Lawrance, R.A., Dorsch, M.F., Sapsford, R.J. et al. (6 more authors) (2001) Use of cumulative mortality data in patients with acute myocardial infarction for early detection of variation in clinical practice: observational study. BMJ, 323 (7308). pp. 324-327. ISSN 0959-8138
OBJECTIVES: Use of cumulative mortality adjusted for case mix in patients with acute myocardial infarction for early detection of variation in clinical practice.
DESIGN: Observational study.
SETTING: 20 hospitals across the former Yorkshire region.
PARTICIPANTS: All 2153 consecutive patients with confirmed acute myocardial infarction identified during three months.
MAIN OUTCOME MEASURES: Variable lifeadjusted displays showing cumulative differences between observed and expected mortality of patients; expected mortality calculated from risk model based on admission characteristics of age, heart rate, and systolic blood pressure.
RESULTS: The performance of two individual hospitals over three months was examined as an example. One, the smallest district hospital in the region, had a series of 30 consecutive patients but had five more deaths than predicted. The variable lifeadjusted display showed minimal variation from that predicted for the first 15 patients followed by a run of unexpectedly high mortality. The second example was the main tertiary referral centre for the region, which admitted 188 consecutive patients. The display showed a period of apparently poor performance followed by substantial improvement, where the plot rose steadily from a cumulative net lives saved of - 4 to 7. These variations in patient outcome are unlikely to have been revealed during conventional audit practice.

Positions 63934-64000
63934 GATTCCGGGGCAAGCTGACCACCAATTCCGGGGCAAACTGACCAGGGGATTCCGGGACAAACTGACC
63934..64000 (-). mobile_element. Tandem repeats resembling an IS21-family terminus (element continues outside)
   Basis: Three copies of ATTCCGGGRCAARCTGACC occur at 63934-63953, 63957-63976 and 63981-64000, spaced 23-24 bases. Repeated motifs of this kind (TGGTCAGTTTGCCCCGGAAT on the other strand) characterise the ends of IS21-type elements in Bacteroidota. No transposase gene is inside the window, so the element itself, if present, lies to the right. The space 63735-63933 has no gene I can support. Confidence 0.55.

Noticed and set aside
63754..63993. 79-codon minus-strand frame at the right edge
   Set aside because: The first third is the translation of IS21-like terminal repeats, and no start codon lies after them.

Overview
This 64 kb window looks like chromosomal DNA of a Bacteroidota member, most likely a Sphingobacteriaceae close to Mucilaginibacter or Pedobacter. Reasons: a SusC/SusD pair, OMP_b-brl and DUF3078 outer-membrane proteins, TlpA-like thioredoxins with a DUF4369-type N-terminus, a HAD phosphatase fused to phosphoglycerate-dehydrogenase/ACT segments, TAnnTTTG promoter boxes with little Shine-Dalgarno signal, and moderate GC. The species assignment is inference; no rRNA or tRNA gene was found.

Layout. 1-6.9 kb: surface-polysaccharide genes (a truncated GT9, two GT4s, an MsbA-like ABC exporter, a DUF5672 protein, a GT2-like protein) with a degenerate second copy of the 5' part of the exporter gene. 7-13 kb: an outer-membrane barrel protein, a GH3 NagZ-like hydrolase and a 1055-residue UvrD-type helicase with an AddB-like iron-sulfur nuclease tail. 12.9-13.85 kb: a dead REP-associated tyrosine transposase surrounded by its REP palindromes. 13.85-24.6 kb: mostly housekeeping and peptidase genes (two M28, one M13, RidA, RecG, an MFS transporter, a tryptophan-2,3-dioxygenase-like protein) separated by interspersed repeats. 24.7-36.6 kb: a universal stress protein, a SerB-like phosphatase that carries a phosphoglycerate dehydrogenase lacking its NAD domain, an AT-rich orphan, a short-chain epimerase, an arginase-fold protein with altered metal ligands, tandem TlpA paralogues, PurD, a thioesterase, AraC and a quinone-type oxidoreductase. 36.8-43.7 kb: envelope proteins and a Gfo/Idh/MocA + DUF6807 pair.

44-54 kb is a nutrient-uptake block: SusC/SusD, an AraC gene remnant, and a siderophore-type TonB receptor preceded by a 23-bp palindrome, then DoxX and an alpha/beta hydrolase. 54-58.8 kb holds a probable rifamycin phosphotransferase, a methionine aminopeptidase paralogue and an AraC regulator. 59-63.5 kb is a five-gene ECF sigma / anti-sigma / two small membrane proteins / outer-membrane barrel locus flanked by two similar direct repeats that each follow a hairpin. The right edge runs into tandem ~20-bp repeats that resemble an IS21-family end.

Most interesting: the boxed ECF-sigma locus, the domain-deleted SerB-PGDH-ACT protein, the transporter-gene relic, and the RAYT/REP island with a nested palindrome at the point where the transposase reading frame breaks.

CONCLUSIONS: Variable lifeadjusted display has been integrated into surgical care as a graphical display of riskadjusted survival for individual surgeons or centres. In combination with a simple risk model, it may have a role in monitoring performance and outcome in patients with acute myocardial infarction.